“Chi-Chi-Chi Chia.” I’m sure all of you remember the little clay figurines sprouting chia seeds to resemble hair or fur. Who would have thought years later the seeds of a good gag gift would be ingested to promote health and energy?
Remember: the seeds, not the pets. Do not eat your Chia Pets. Advocates, dietitians, athletes and many others are raving about this new “super-food.” The plant can sprout in a matter of days, but the real appeal is in their nutrition-filled seeds.
Chia seeds are a versatile and nutrient-rich source of food that come from the desert plant Salvia Hispania. Not only do they contain all the nutrients we need on a daily basis, they are a great source of energy and help assist in weight loss. There are several claims from the media surrounding the nutritional affects of the seeds. Chia is an excellent source of fiber, omega-3 fatty acids, also known as the healthy stuff in fish, protein and antioxidants. Chia can help cut out cravings, balance blood sugar levels, and again, they contribute to weight loss.
“They are definitely making a quick transition to mainstream,” TODAY’S nutritionist and expert Jody Bauer explains.
These seeds are perfect for dieting. When you expose a seed to water, it creates a gel coating, increasing the size and weight. Although the size increases, there is nothing to fear, because the water gel has zero calories. This process will leave you feeling full for hours.
“They’re pretty much tasteless so you can’t go wrong,” Bauer says.
Although you can eat the seeds by themselves, Joy also suggests treating them as ground flaxseed, sprinkling a spoonful on yogurt or cottage cheese, or adding to smoothies, or pancake and muffin batters.
The gel that the chia seed produces is a great substitute for half the butter in most baked goods recipes and tastes the same. So for all of you bakers who cannot stand using all of that butter and oil, divide the amount you would typically use in half, and substitute with the chia gel, Bauer recommends.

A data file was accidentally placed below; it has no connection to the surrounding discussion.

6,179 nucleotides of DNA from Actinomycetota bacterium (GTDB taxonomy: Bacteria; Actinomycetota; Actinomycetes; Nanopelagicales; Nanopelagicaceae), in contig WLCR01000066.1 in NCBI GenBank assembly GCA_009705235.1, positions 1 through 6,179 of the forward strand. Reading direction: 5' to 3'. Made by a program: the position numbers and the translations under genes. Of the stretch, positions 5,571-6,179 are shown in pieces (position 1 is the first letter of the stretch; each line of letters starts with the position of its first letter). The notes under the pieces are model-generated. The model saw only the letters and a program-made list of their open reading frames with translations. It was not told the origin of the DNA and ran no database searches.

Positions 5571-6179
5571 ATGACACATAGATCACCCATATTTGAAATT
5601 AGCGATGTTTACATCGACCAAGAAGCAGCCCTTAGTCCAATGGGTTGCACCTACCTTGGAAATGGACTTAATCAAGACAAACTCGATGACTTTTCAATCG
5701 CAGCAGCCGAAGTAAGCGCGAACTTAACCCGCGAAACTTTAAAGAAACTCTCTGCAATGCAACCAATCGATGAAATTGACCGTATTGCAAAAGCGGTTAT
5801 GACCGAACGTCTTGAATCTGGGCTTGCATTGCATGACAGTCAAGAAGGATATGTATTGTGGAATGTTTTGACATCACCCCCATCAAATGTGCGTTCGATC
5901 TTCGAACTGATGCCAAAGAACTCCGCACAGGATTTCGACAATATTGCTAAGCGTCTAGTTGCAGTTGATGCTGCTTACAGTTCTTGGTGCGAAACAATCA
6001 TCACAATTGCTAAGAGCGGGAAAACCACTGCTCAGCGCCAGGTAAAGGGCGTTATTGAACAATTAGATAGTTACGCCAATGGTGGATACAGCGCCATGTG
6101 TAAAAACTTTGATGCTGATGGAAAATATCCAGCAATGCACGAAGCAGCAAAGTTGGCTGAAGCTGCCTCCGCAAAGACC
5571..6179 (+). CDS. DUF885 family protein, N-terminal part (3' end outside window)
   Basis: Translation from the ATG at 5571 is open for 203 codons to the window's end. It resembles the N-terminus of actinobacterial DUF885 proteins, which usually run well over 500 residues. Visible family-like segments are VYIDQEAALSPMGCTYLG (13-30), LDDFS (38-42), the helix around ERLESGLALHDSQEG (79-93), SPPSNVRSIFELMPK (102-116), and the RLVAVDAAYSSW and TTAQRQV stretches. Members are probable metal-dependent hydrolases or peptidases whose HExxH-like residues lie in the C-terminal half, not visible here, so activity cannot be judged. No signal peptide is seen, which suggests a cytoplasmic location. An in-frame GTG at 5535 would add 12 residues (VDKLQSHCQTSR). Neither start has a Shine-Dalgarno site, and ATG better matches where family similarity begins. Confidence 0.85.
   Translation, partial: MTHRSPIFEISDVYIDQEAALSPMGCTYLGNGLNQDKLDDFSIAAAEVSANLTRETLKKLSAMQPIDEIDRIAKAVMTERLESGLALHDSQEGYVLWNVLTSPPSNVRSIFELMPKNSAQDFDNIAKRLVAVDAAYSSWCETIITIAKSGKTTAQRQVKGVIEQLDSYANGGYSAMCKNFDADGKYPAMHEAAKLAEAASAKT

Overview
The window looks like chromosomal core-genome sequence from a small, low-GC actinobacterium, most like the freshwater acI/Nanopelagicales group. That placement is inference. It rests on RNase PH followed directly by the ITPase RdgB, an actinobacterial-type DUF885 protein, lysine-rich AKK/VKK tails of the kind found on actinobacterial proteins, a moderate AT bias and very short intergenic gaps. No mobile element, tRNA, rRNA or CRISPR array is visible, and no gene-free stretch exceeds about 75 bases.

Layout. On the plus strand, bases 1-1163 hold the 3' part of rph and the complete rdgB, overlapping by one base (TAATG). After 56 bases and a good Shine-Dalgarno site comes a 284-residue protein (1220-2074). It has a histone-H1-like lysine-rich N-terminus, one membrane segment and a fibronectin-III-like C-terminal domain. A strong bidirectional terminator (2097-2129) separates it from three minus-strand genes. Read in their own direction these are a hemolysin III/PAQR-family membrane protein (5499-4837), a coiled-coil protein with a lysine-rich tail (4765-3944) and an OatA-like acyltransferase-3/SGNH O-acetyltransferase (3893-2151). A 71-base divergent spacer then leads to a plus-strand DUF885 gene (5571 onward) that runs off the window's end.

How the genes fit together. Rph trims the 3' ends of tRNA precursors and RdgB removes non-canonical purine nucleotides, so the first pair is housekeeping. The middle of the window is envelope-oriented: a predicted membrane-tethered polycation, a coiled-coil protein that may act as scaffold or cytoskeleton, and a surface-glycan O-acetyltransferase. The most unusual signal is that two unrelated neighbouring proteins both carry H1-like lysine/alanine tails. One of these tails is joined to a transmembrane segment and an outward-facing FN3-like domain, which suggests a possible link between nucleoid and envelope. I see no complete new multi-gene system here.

The chia seeds help balance your blood sugar and will leave you with a constant and steady energy. And like flaxseeds, chia seeds are a great source of the plant-based type of omega-3 fats called ALA, Bauer explains.
“These fats help fight inflammation in your joints, arteries, and all over your body,” Bauer describes. “And chia seeds are ultra rich in soluble fiber, which helps lower LDL ‘bad’ cholesterol, promote regularity and control blood sugars.”
The more you eat high-starchy foods and sweets, the more likely you are to find yourself with random slumps throughout the day.
But the seeds themselves can be found in health food stores like Whole Foods and Fresh Market. They are even making their way into more commercial stores like Wal-Mart, which sells the seeds online. You can also find chia seeds in energy bars, and Bauer says she has seen chia seeds in supermarkets, often added to items like crackers, chips and cereals.
Along with all of the great health and nutritional benefits, they are also extremely affordable. More than enough chia for one month costs less than a dollar a day. There is no need for diet pills or all of those other extra costly health and weight loss materials – all you need is a measuring spoon. You can use as much or as little as you want to achieve your own desired results with these safe and chemical free seeds.
Chia seeds are the perfect snack at a great cost that will get you all of the nutrients you need and help weight control.
Lauren DiCrecchio is a fifth-year student majoring in liberal studies with minors in journalism and Spanish. She can be reached at LD658004@wcupa.edu.